Entrepreneurs over the age of 50 now account for one fifth of Britain’s new business owners, which is encouraging to see. This shift towards entrepreneurship has largely been fostered by digital transformation and an increasingly complex and fractured workplace. Entrepreneurship gives people the opportunity (and confidence) to pursue their true passions, without having to fit into traditional roles or moulds.
Women over 50 can have a competitive advantage in that they have more life experience and time to dedicate to themselves, making them ideal entrepreneurial candidates. Life expectancy continues to increase; one can hardly label 50 as ‘old’ anymore. Here are five gorgeous businesses run by women over 50 to inspire your own journey.
The Sew London Project was founded by Kemi Oloyede, a long-time seamstress who worked as a secondary school textiles teacher before leaving to found her own business. With just £2,000 in savings, she grew her business into a successful ethical fashion organisation, where she upcycles old textiles, produces three different fashion labels – Kezziah’s Wardrobe, Deborah Roberts and Recyclothes – and runs regular sewing courses and workshops. Instead of staying on and teaching additional subjects she wasn’t really passionate about, she took her interests into her own hands and has never looked back.
source: The Sew London Project
56-year-old accounts director Michele Burchfield started a business with her long-time friend Carla Frank, after both had spent years running their own consulting businesses. Together they founded Blume Honey Water, an all-natural drink combining water, bee-friendly honey, fruit and herbs.
The two really did their research and spent several years tasting, refining and developing their recipes, all while continuing to work full-time. Blume Honey Water is now sold throughout Pennsylvania, Washington, D.C., Colorado and the metro area through a range of prominent stores, including Whole Foods and Mom’s Organics.
Dog lover Kathy Dannel Vitcak founded The Blissful Dog way back in 2003. Now, instead of retirement, she pursues her interest full-time. Back in her dog show days, Kathy developed a salve for dry dog noses made from shea butter, and soon came to realise just how effective it was. She soon began selling tins of the salve through a simple online store that she built on Shopify.
In addition to the dry nose salve, Kathy extended her range to include paw butter, elbow butter and ‘boo boo’ butter. Her products continue to sell via her online store, as well as from hundreds of stores in countries around the world.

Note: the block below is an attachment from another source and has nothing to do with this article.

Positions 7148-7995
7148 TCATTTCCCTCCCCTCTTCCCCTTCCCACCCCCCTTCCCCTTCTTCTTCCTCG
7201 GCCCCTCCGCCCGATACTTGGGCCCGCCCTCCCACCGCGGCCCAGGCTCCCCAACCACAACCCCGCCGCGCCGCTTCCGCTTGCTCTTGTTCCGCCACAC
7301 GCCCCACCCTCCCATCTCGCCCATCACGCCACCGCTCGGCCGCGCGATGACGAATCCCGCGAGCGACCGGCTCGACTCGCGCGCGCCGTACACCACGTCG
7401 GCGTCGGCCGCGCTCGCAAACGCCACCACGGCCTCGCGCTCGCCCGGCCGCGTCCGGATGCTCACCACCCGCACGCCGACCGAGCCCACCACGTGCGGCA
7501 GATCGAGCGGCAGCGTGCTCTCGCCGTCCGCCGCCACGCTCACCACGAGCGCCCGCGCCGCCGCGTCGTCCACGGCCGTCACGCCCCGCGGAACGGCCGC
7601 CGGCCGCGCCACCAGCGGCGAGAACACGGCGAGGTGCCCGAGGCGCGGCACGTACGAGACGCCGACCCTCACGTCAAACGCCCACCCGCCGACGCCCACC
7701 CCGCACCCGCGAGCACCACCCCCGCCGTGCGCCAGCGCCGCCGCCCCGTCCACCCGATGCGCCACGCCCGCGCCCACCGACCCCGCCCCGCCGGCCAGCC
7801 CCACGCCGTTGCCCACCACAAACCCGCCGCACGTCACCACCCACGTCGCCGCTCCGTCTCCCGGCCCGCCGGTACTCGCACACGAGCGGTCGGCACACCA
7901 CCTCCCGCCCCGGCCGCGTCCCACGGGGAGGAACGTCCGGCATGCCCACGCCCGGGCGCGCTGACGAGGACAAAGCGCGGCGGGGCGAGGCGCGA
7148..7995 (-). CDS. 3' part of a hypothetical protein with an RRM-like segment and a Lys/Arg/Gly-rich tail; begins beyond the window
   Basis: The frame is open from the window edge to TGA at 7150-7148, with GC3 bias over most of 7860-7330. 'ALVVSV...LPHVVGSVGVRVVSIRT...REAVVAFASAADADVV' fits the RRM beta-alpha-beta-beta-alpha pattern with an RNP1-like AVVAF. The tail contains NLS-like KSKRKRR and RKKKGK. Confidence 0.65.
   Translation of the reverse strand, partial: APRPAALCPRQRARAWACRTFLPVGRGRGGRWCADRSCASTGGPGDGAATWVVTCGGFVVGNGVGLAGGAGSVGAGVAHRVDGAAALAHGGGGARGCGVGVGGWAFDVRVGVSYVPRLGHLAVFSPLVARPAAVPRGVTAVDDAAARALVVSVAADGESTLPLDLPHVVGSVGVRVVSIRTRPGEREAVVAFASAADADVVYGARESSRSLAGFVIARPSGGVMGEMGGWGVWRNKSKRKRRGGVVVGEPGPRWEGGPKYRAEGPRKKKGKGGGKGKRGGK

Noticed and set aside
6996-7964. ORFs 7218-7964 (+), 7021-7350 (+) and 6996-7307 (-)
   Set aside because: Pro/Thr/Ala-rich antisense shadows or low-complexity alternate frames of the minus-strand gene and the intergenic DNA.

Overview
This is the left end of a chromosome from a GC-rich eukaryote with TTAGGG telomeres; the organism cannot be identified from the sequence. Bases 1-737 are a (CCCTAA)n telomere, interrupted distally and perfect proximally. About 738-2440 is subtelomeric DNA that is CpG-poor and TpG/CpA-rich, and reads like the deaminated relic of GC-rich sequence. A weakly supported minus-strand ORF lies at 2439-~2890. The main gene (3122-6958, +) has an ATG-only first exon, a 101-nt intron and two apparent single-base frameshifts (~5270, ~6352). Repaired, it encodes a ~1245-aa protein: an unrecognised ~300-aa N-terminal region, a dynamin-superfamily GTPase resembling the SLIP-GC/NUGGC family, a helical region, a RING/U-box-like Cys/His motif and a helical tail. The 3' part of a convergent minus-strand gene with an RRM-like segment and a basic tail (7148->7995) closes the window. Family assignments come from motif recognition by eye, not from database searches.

When Jane Kellock came up with an exciting idea for a B2B fashion website, she was initially disheartened when her male boss and investor didn’t jump on board. But after a long career in the fashion industry, she had the confidence to kickstart the enterprise anyway. At 51, she created Unique Style Platform, an innovate fashion and lifestyle forecasting service aimed at providing ‘essential inspiration for creative minds’.
Jane could have given up after her boss didn’t believe in her. Instead, she now has five employees working for her at her office in East London, as well as a strong team of freelancers, and the business continues to grow and prosper.
Angie Higa spent most of her career in banking, before retiring in 2008 to be a stay-at-home grandmother. It was during this transition that she finally found time to return to one of her favourite hobbies: designing and sewing.
After a particularly heinous long haul flight where not a single blanket or comfort pillow was provided, she had the idea to launch her own business selling boutique travel blankets and matching pillows with a unique design aesthetic. Since 2009, the business has grown and she’s expanded her range to include shopping totes, purses and accessories.
If there’s one thing we can take away, it’s that age is no barrier to achieving your business vision. It’s entirely possible to start a company at any age, if you have the drive to make it succeed. Entrepreneurs don’t all have to be hot young 20-30 somethings; the more diverse we can be, the better.
Looking to start your own business? Here are 10 places to get advice and funding for a small to medium business.
Kayleigh Alexandra is a content writer for Micro Startups — a site dedicated to supporting startups and small businesses of all shapes and sizes. Visit the blog for the latest entrepreneurial news and side hustle tips. Follow us on Twitter @getmicrostarted.